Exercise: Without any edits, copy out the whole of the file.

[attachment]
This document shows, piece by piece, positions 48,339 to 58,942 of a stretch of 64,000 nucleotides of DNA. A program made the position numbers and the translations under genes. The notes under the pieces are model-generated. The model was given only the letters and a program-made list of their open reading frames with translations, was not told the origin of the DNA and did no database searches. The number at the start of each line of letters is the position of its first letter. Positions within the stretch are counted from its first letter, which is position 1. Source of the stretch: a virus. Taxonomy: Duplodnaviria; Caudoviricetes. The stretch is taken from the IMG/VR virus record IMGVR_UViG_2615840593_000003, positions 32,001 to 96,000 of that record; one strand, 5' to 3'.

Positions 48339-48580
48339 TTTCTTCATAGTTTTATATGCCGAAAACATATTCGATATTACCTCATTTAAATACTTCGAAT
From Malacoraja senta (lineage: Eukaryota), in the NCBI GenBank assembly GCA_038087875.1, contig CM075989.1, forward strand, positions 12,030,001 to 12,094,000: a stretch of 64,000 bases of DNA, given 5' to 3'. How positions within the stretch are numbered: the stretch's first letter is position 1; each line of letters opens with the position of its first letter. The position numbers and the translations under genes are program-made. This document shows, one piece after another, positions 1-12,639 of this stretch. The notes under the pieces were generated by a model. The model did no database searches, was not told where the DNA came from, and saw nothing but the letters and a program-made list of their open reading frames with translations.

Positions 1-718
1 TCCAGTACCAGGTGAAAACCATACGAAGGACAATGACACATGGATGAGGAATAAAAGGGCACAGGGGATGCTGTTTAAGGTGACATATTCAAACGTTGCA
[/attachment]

This document shows, piece by piece, positions 48,339 to 58,942 of a stretch of 64,000 nucleotides of DNA. A program made the position numbers and the translations under genes. The notes under the pieces are model-generated. The model was given only the letters and a program-made list of their open reading frames with translations, was not told the origin of the DNA and did no database searches. The number at the start of each line of letters is the position of its first letter. Positions within the stretch are counted from its first letter, which is position 1. Source of the stretch: a virus. Taxonomy: Duplodnaviria; Caudoviricetes. The stretch is taken from the IMG/VR virus record IMGVR_UViG_2615840593_000003, positions 32,001 to 96,000 of that record; one strand, 5' to 3'.

Positions 48339-48580
48339 TTTCTTCATAGTTTTATATGCCGAAAACATATTCGATATTACCTCATTTAAATACTTCGAAT
From Malacoraja senta (lineage: Eukaryota), in the NCBI GenBank assembly GCA_038087875.1, contig CM075989.1, forward strand, positions 12,030,001 to 12,094,000: a stretch of 64,000 bases of DNA, given 5' to 3'. How positions within the stretch are numbered: the stretch's first letter is position 1; each line of letters opens with the position of its first letter. The position numbers and the translations under genes are program-made. This document shows, one piece after another, positions 1-12,639 of this stretch. The notes under the pieces were generated by a model. The model did no database searches, was not told where the DNA came from, and saw nothing but the letters and a program-made list of their open reading frames with translations.

Positions 1-718
1 TCCAGTACCAGGTGAAAACCATACGAAGGACAATGACACATGGATGAGGAATAAAAGGGCACAGGGGATGCTGTTTAAGGTGACATATTCAAACGTTGCA